“And let us with caution indulge the supposition that morality can be maintained without religion. Whatever may be conceded to the influence of refined education on minds of peculiar structure, reason and experience both forbid us to expect that national morality can prevail in exclusion of religious principle.

“It is substantially true that virtue or morality is a necessary spring of popular government. The rule indeed extends with more or less force to every species of free government. Who that is a sincere friend to it can look with indifference upon attempts to shake the foundation of the fabric?”

Since 1896, Washington’s Farewell Address has been read on the floor of the Senate by a United States Senator. This takes place close to Presidents' Day each year, on February 22, commemorating Washington’s birthday. The member selected to read the address alternates between political parties.

The 7,641 word speech serves as a powerful reminder to serve our nation as George Washington did - sacrificially and to unite on the foundational principles that birthed our nation.

We cannot forget Washington’s strong charge to us - to cherish religion and morality because it is upon those pillars that the security of our nation rests.

You can read Washington’s full Farewell Address here.


My Faith Votes—is a nonpartisan movement that motivates, equips and activates Christians in America to vote in every election, transforming our communities and influencing our nation with biblical truth. By partnering with national faith leaders, My Faith Votes provides resources to help Christians Pray, Think, and Act to create an America where God is honored in the public square.

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Bruce Steeve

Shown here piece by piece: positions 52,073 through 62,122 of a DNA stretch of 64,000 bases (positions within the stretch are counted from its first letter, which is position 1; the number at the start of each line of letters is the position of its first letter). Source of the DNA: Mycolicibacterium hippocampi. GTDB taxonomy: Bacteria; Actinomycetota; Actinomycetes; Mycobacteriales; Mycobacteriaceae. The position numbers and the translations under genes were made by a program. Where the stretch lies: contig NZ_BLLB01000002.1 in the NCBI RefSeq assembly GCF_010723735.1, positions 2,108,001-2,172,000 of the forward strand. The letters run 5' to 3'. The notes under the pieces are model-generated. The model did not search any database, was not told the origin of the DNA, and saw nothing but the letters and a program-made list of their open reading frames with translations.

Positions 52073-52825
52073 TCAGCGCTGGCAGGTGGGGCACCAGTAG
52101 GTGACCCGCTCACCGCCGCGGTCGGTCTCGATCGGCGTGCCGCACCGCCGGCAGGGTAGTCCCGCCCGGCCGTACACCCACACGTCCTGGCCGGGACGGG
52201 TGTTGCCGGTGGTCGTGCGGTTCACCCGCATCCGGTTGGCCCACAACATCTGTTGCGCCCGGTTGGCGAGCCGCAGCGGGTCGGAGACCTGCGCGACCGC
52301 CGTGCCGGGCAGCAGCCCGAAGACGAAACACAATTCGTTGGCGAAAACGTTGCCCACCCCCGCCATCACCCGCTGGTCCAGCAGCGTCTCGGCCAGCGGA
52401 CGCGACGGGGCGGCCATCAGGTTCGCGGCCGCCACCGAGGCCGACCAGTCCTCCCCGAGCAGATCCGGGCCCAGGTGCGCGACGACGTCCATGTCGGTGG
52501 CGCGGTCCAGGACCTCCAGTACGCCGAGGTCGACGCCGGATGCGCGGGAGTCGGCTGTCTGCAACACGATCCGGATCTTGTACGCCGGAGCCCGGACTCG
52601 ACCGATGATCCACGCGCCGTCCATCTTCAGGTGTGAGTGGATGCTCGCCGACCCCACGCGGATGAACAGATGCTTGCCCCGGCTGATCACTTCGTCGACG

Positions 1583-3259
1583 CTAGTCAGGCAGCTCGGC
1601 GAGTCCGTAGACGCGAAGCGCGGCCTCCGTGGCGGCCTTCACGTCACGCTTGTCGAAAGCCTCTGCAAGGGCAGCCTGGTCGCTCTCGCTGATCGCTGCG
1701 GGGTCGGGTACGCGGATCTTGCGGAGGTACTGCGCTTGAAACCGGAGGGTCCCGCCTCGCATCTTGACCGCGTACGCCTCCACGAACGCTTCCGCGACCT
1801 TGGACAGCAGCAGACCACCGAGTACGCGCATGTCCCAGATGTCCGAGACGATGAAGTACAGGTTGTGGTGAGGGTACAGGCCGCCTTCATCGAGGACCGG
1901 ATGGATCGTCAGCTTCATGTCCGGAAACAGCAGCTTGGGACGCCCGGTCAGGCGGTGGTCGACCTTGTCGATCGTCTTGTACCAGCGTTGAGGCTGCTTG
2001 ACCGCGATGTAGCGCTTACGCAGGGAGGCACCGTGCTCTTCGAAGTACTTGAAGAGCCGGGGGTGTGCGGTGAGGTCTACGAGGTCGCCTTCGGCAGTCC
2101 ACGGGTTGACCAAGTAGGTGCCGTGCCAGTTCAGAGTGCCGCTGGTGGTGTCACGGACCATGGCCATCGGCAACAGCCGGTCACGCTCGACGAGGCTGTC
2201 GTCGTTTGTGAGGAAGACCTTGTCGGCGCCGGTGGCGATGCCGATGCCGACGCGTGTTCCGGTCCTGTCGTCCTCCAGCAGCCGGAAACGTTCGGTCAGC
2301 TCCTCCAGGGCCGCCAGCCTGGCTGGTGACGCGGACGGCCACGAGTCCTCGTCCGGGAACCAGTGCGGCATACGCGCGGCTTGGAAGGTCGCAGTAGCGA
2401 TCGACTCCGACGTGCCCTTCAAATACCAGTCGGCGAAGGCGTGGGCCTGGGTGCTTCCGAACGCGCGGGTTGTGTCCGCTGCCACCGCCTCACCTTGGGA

I agree that our president isn't perfect BUT I have to say that I do stand with him because of the moral issues that he has stood up for. Pro Life is so important to me that I will forgive imperfections but I cannot tolerate Pro Choice getting my vote or endorsement. Yes, we do need to "Pray for the president and our country".

Vicky Sigworth

Yes, for too many years we Christians have tolerated mudslinging, disrespect and a spirit of judgment from within our midst, especially against those with whom we disagree, and especially against those whose actions we understand as condemned by scripture. Yet Roe of RoeV Wade was reached by love, not condemnation, by pro-lifers who reached out to her in love and compassion. We must once again reclaim the high road of true love for our "enemies", praying for their good, even when we strongly disagree with them. May we each grow in learning to respect and love especially those with whom we are in greatest disagreement, and to enter into gracious, patient dialog with them. John Rankin at has been doing a great job at that, and would like to train others to do the same. He's even debated the Nat'l Or of Women's president, (and others at IVY league campuses and elsewhere) and gotten a favotable response from her along the lines of "I never felt so respected by someone with whom I have such substantial disagreements."